Camp Woodlands is a 34-acre site located on Broad Creek which after joining South River, flows into the Chesapeake Bay in Annapolis, Maryland. Camp Woodlands is home to the nationally acclaimed TeePee (Lamb’s Lodge), a 12-sided polygon with a central fireplace received an Award of Merit from the American Institute of Architects in 1954.
In the early 1950s, the teepee at Girl Scouts’ Camp Woodlands was conceived and built by a team of volunteers that included the Anne Arundel County Girl Scouts Council, the Naval Academy Math Department, and numerous Girl Scouts and their families.
For young architect Charles Lamb, just out of college and working at a new architectural firm later to be known as RTKL, it was a family affair. By 1950, both of his parents, Reginald C. and Ruby M. Lamb, were serving on the Camp Council, and his mother, who was the current Commissioner, broached with him the idea of donating his abilities. Sadly, neither parent survived long enough to see the teepee through to its completion, nor did they see their son receive the 1954 AIA Certificate of Merit for its design. In recognition of his parent’s contributions to the Girl Scouts they went on to name the building after them at its dedication ceremony in May 1954. Click the lamblodge.org link to read the full story.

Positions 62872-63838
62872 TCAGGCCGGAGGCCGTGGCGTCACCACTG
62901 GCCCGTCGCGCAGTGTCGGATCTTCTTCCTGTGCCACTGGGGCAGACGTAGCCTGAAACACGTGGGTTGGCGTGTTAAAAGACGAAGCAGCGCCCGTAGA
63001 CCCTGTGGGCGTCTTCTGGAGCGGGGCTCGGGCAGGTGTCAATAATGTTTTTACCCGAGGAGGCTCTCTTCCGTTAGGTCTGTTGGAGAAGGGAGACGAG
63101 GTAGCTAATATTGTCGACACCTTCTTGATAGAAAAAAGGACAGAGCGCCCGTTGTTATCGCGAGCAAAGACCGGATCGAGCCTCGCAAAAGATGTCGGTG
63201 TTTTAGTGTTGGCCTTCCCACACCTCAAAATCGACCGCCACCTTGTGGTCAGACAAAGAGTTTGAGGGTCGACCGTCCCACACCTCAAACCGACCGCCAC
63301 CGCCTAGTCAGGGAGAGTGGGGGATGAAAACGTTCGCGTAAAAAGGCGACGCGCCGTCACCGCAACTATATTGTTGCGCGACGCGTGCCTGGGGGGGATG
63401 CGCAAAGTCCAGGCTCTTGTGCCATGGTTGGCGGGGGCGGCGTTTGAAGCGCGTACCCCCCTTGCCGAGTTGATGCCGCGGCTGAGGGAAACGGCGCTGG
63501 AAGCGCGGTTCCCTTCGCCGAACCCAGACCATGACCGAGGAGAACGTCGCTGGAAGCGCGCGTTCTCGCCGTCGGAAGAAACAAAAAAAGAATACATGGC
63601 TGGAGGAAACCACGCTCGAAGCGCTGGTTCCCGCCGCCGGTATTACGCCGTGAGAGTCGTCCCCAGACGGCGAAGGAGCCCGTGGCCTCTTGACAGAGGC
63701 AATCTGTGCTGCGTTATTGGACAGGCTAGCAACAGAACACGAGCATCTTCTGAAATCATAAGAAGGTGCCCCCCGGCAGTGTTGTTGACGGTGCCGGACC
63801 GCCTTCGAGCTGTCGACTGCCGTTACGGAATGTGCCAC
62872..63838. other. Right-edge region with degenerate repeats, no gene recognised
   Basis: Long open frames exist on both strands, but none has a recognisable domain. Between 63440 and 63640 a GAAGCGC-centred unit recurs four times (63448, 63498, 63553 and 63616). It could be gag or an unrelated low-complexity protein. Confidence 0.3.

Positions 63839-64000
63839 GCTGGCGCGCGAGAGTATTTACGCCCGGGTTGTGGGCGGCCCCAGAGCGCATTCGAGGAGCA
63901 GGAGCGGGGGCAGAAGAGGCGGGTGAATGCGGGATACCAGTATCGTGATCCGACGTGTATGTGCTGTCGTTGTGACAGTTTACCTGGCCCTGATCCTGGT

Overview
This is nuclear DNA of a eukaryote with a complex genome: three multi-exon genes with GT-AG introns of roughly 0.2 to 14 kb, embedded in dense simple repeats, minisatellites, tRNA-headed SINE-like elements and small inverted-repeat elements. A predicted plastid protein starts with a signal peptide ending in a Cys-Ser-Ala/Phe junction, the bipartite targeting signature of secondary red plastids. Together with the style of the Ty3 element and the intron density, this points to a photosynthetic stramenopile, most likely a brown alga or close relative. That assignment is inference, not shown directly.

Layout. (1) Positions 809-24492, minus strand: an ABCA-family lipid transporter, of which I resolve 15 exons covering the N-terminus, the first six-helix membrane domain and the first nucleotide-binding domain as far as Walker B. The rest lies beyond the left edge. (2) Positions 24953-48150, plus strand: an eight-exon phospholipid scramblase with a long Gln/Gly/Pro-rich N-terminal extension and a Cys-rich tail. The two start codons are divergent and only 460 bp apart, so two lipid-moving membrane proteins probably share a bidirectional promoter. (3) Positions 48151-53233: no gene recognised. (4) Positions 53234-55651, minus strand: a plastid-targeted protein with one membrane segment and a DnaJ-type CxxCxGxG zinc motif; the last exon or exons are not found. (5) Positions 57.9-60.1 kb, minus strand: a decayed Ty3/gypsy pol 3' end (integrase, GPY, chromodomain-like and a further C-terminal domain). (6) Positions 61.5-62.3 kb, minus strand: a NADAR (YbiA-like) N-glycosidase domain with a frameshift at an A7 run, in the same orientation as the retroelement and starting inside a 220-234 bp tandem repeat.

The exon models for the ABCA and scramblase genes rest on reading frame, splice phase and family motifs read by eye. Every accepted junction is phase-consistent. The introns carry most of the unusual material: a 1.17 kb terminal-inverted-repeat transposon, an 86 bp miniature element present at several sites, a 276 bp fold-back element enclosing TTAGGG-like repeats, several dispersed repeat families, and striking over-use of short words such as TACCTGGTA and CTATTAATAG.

Inspiration for the conical, circular design was taken from the Girl Scout custom of grace before meals, and taps in the evening. At those times they’d gather in a circle, holding hands and singing. The central fireplace offered 360 degrees of visibility.
The challenge of building a lodge to accommodate 100 Girl Scouts at the dawn of the Baby Boom with volunteer manpower and limited funds netted a result that exceeded expectations. And now, almost sixty years later, it is poised to be included in the National Registry of Historic Places.